Thursday, October 20, 2011

Fishing with Salt Life Captain Don Dingman

It's been a couple of weeks since the King Buster 400. Today I am scrolling through the pictures, realizing the deep impact and positive memories that are a result of this event. I guess I'm a little biased as the Brian Dingman Memorial Junior Angler Tournament was named after my son who passed in 2004.

Watching ten-year-old Alan Damon and his family bringing their huge kingfish to the scales with even bigger smiles brought back vivd memories of the days Brian and I were racing to the scales with his big catch. You know, when you are out on the water with your kids its funny how your job, their homework, the chores- they never come up. That's what makes sharing the salt life so special. A bond that can't be broken.

Spade Fishing

originally posted on 7/15/2011

The last two days have been incredible! My good friend Captain Greg Hildreth from Brunswick, called and said, "just about everything is biting up here. You should come up and do a show." So we we laoded up the Hook the Future crew and cruised the Salt Life Edgewater 318, Miss My Boy, from Jacksonville up to St Simon's Island,Georgia. The ride alone, crusing North along the coast line, passing the shrimp boats working, the pelicans diving, just being out on the water, delivered the break I needed. After a 50 mile ride or so we tied up at Morning Star Marina of Golden Isles, then headed over to the Beachview Club on Jeckyll Island to rest up for the day ahead. The next morning, we met Captain Greg at the docks with his 8 year old daughter Logan, and her two friends, Emilee (9) and Ava (7). These girls didn't know what to expect, but were ready for anything! We decide to take the girls on there first offshore adventure!... maybe catch a few jelly-balls, head to a close by wreck and catch some big spade-fish.
Once we were a mile off the beach everyone on board began looking for Jelly-balls. The girls loved scooping up them up in the net and checking each one for any spider crabs or any other sea creature that might have hitched a ride.

After loading up with Jelly-balls, we headed offshore to a wreck about 9 miles out and dropped anchor. Immediately dozens of 9-12 pound spade fish pop up just behind the boat. Capt. Greg throws a jelly-ball in the water and the spade-fish attack it like Piranhas! They can't get enough! We put a small piece of jelly-ball on a hook and we're on! While Logan is battling the fish of her life, it's time to turn the camera's on and get to "work", filming the show. Over the next three hours the girls took turns boating fish after fisheven kissing a few!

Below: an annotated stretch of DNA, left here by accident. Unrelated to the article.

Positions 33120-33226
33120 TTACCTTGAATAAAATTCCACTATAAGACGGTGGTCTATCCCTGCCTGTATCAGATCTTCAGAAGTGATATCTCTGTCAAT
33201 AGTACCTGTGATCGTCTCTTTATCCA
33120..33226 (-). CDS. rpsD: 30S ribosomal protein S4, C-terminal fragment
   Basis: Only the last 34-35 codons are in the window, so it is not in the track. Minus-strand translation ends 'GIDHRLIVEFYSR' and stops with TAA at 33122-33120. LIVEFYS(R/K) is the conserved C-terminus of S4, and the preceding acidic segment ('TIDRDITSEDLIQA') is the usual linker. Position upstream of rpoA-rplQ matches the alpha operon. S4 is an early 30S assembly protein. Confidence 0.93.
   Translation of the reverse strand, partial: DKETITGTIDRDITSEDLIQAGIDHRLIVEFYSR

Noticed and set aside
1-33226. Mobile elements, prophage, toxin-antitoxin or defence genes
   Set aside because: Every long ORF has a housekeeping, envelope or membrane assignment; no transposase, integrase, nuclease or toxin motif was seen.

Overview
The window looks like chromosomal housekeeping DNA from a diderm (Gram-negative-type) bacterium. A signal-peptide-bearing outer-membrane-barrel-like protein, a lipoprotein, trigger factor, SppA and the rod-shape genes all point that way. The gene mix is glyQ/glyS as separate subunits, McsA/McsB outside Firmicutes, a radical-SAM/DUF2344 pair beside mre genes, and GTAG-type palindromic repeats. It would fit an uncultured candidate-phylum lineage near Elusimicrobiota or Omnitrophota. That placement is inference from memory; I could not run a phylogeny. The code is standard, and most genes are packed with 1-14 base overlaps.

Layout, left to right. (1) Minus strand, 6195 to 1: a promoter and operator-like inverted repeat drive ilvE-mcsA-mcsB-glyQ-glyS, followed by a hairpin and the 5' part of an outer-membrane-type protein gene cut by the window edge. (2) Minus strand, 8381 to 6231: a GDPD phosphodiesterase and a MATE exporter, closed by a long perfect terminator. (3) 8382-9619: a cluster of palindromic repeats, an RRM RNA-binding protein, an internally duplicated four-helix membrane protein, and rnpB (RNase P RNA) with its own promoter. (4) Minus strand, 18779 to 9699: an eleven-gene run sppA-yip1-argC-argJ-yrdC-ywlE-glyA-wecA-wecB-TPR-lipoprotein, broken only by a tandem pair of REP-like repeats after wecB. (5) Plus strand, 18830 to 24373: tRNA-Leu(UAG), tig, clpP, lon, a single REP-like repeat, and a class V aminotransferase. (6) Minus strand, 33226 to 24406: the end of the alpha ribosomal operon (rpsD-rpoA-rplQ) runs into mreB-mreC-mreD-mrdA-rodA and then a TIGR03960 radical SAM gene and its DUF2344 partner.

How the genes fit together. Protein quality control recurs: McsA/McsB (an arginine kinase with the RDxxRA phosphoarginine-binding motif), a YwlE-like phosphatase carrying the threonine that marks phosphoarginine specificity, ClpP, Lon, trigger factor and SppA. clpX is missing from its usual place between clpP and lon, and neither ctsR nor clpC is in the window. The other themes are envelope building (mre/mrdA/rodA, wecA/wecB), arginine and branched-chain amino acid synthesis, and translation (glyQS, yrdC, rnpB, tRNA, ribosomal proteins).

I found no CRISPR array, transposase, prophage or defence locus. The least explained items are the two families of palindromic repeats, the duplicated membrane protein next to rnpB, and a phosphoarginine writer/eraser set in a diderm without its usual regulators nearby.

After they had their fill Greg, our cameraman Conrad, and myself all caught a couple. We even caught a few by hand ! Talk about fun! What a day!
I'm fortunate enough to live the Salt Life everyday....usually trying to catch something a lot bigger than a spade-fish, but there's just something special about sharing the ocean with someone else for the first time. No marlin in the sea would've provided more smiles today!
Livin' The Salt Life.....

Slimy 5's,

Capt Don

Deep Water Jig Fishing

originally posted 7/18/2011

Jigging for fish in deep water in now one of my favorite types of fishing. I first became interested when Shimano came out with the Butterfly jigging system. I bought in for a while but soon discovered that loosing thirty dollar lures could become very painful to your wallet. They do work, but in the Bahamas the bottom is just too rough. My last trip To the Bahamas’ I used eight ounce Alien jigs from C&H Lures. One of my best days produced a thirteen pound Hog fish, several nice amberjack, a Horse eye jack, a twenty pound red grouper and six nice red hind groupers. At one time I dropped seven times and caught six fish. It is not always this hot. The best conditions are on an outgoing tide, sunny day and a light wind to move you along. I usually start my drift in about 190 ft and drift out to a depth of 300 ft. Your best chance of getting a hit is when your lure drops off the ledge at 200 ft. As soon as my lure gets near the bottom I start jigging. I give the lure three good jerks, roll up several times and give three more jerks. If I don't get a hit I drop back to the bottom and repeat the process. You do not have to be right on the bottom to get hit. Big groupers will swim up and take the lure as much as 40 feet off the bottom. If you are fishing too close to the bottom, all you will catch is small Red Hind Groupers.
I have tried lots of rod and reel combos but find the Shimano Tarus 16 is hard to beat. It has a 5.7 to 1 gear ratio and can handle the 40 pounds of drag that is sometimes required. I use a star rod 50/80 pound. I prefer the wire guides; they last a long time in salt environments.
It took several days on the water to get the feel for this type fishing, but now I'm the one that's hooked.

Good luck and live Salty
Captain Don Combs

Mini Lobster Season

originally posted 7/27/2011